Sir, – On the same day Nicola Sturgeon announced a £60 million plan to assist 16 to 25-year-olds to train or find jobs, the Westminster Government launched a similar scheme worth £2 billion. The effect of this, by way of the Barnett consequentials formula, will see Scotland receiving around £150 million from Westminster.
Another example of the advantage of being part of the UK.
Beech Hill, Gifford,
Scotland must know its place
Sir, – Nick Cole (Letters, September 1) proves my point about nationalists giving up on the facts and majoring on emotive issues to argue for independence.
Before the 2014 independence referendum the SNP said Scotland would “share” the pound sterling with the UK in a “currency union”, which would have meant interest rates and monetary policy would have been set by the Bank of England.
That was a non-starter because the bank said it would not underwrite the Scottish economy. Now we are told a second attempt at Scottish independence should occur, and Scotland should set up its own currency either in the first term of the new parliament or any time up until 10 years thereafter.
With a huge fiscal deficit that idea is unsustainable, because Scotland does not have the cash to back a new currency in the international markets.
A new currency – the groat, Scottish dollar or bawbee – would immediately devalue against the pound, making imports more expensive and assets – from pensions to property – worth less. Its effect on Edinburgh’s vital financial centre, which manages billions of assets in pounds sterling, would be catastrophic.
Prof Ronald MacDonald, professor of Macroeconomics and International Finance at Glasgow University, has said, following the introduction of the new currency, “any debt repayments, such as those on mortgages and credit cards, that remain denominated in sterling would rise sharply. Since it is likely that state pensions would be redenominated into the new currency post-independence their value would also be worth less.”
The SNP executive has shown little financial acumen in balancing the books. Without the largesse of the Barnett formula giving every man, woman and child a £2,000-a-year bonus, or the £5 billion for coronavirus support, the Scottish economy would go belly-up. With a national deficit six times that of the UK, the SNP are relying on the British Government they despise to bail them out.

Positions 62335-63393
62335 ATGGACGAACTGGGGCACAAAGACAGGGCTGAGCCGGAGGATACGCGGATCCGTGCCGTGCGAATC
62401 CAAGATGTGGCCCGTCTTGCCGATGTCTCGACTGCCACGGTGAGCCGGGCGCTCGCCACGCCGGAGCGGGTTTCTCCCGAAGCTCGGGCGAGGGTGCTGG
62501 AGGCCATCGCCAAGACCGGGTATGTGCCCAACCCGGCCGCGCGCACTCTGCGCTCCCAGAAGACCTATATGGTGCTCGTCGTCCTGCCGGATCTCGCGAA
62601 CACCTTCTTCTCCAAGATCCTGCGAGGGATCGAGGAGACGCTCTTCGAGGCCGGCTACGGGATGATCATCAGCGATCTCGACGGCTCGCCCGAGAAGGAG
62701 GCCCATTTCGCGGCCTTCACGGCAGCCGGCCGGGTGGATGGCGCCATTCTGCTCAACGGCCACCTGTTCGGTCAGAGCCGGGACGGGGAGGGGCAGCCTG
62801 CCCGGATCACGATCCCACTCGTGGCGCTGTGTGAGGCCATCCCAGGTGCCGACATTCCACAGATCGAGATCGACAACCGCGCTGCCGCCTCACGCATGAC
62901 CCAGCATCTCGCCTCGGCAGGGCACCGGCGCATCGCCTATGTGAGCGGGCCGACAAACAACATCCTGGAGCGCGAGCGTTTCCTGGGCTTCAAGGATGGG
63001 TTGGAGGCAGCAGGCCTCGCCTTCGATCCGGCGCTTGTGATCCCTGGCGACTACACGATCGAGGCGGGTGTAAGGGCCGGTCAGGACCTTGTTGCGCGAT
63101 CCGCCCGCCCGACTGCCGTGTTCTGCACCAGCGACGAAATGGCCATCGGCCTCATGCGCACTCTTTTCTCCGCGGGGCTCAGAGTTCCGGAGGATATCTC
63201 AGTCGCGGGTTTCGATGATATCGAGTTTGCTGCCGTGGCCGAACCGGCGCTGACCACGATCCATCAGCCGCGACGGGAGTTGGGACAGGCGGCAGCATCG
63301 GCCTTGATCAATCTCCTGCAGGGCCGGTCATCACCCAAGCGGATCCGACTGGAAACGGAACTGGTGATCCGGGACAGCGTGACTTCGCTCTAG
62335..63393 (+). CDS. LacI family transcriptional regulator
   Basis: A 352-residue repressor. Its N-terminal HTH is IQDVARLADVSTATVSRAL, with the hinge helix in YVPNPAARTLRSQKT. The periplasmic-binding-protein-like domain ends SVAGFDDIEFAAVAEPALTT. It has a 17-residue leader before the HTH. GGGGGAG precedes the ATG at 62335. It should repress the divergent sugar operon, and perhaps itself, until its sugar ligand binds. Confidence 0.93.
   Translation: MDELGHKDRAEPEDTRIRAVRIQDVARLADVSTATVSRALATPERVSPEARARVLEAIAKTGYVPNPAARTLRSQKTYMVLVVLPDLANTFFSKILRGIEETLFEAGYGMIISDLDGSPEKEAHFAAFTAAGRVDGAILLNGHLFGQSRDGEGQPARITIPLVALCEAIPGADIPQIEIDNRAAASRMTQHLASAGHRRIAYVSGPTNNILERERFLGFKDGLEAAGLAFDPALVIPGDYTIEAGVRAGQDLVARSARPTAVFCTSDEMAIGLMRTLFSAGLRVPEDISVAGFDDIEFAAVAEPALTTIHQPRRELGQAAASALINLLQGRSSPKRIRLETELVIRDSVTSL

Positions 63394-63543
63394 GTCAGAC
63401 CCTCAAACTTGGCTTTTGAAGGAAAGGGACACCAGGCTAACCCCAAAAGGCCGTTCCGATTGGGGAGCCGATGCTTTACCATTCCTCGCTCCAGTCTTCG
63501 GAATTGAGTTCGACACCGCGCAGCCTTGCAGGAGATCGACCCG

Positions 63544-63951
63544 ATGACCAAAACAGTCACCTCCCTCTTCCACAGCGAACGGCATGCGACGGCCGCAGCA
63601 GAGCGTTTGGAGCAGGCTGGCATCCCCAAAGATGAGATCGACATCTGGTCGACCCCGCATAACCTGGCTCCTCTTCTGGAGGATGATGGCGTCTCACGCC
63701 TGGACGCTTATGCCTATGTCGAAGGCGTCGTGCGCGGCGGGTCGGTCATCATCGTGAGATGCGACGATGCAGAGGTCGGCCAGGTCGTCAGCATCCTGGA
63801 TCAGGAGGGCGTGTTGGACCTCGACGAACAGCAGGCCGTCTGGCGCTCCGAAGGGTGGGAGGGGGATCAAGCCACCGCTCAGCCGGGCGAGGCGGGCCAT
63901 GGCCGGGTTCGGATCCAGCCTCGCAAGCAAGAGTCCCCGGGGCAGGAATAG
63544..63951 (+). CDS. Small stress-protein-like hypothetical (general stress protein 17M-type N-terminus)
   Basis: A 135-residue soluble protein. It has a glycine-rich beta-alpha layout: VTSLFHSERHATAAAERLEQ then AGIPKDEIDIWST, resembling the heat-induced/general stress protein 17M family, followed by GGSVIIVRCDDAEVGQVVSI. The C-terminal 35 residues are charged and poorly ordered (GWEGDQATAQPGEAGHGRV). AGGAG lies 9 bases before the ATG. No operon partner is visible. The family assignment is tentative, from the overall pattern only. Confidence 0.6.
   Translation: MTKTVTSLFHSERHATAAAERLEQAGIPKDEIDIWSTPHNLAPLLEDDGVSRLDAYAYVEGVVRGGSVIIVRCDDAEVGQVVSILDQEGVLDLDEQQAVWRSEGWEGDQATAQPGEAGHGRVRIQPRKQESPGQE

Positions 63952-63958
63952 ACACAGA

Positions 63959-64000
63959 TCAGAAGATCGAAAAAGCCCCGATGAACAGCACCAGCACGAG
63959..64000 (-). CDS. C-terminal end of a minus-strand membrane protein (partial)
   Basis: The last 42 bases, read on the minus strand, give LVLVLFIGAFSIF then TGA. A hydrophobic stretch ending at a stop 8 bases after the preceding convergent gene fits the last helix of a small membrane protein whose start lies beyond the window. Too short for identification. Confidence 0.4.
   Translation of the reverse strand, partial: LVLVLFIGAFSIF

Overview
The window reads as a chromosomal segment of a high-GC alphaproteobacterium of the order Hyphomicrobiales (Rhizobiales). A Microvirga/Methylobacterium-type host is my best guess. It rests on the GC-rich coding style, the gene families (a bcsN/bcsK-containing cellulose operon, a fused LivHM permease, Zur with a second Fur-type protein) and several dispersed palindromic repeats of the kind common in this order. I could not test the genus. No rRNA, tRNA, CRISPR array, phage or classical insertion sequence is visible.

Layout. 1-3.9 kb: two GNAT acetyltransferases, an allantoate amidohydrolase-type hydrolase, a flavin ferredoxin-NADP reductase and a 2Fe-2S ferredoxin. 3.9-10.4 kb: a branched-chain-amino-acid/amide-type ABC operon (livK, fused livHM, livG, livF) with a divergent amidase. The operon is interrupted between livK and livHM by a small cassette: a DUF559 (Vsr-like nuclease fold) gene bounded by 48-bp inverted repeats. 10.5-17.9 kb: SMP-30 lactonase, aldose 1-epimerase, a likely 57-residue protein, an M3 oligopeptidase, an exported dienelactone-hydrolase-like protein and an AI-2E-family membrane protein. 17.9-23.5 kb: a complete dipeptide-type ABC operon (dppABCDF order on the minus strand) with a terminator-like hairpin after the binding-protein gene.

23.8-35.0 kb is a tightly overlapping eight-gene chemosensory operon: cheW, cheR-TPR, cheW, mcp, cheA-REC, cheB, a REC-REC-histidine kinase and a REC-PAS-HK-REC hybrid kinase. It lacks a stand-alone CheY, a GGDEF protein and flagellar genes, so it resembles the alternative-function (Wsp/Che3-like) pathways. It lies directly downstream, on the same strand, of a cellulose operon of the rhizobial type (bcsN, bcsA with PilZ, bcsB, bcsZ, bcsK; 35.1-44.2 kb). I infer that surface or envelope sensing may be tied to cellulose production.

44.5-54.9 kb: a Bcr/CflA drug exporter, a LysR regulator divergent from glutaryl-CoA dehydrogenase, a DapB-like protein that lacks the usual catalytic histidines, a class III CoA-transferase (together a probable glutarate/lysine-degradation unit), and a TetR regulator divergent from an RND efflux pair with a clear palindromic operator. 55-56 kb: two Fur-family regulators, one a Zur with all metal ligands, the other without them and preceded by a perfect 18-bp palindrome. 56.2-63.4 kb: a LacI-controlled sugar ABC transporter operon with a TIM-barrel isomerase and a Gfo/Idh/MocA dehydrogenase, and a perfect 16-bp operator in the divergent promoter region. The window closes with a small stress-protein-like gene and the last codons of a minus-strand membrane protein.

After separation, the economy would be in dire straits and Scotland would need a bailout from the IMF.
This would mean cuts to public spending including pensions, and the privatisation of state assets to raise cash, which the IMF has insisted on previously, and possibly also a tax on savings.
Mr Cole also disparages the UK’s historical celebrations. Can I remind him this month sees the 80th anniversary of the Battle of Britain which, if lost, would have reduced Scotland to a slave colony of Greater Germany.
9 Justice Park,
Reduced to Little Britain
Sir, – Great Britain was once an economic and manufacturing powerhouse, supplying the world with cars, ships, planes, coal and trains.
Now the prime minister is begging people to save the economy by returning to their offices to sit in front of computer screens and order a sandwich and a coffee at lunchtime.
Farming seems to be the only productive industry left now the fishing industry has been castrated. Whoever thought it would come to this?
51 Airlie Street,